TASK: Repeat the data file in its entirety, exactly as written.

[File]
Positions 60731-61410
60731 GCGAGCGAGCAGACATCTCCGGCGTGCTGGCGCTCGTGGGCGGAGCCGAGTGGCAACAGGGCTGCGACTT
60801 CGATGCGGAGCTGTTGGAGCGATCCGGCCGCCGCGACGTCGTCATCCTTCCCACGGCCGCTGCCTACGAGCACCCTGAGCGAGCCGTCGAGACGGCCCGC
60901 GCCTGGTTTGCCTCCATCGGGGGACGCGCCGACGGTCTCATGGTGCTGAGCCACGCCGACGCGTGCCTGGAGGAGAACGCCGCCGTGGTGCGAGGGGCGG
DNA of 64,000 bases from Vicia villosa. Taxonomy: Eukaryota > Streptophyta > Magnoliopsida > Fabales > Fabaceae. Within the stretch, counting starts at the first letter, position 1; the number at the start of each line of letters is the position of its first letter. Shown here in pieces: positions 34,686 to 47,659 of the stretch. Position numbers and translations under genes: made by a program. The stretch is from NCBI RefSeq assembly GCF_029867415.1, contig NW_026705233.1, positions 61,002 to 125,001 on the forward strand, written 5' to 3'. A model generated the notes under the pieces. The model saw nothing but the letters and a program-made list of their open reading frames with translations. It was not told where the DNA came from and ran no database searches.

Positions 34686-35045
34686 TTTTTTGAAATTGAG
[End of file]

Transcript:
Positions 60731-61410
60731 GCGAGCGAGCAGACATCTCCGGCGTGCTGGCGCTCGTGGGCGGAGCCGAGTGGCAACAGGGCTGCGACTT
60801 CGATGCGGAGCTGTTGGAGCGATCCGGCCGCCGCGACGTCGTCATCCTTCCCACGGCCGCTGCCTACGAGCACCCTGAGCGAGCCGTCGAGACGGCCCGC
60901 GCCTGGTTTGCCTCCATCGGGGGACGCGCCGACGGTCTCATGGTGCTGAGCCACGCCGACGCGTGCCTGGAGGAGAACGCCGCCGTGGTGCGAGGGGCGG
DNA of 64,000 bases from Vicia villosa. Taxonomy: Eukaryota > Streptophyta > Magnoliopsida > Fabales > Fabaceae. Within the stretch, counting starts at the first letter, position 1; the number at the start of each line of letters is the position of its first letter. Shown here in pieces: positions 34,686 to 47,659 of the stretch. Position numbers and translations under genes: made by a program. The stretch is from NCBI RefSeq assembly GCF_029867415.1, contig NW_026705233.1, positions 61,002 to 125,001 on the forward strand, written 5' to 3'. A model generated the notes under the pieces. The model saw nothing but the letters and a program-made list of their open reading frames with translations. It was not told where the DNA came from and ran no database searches.

Positions 34686-35045
34686 TTTTTTGAAATTGAG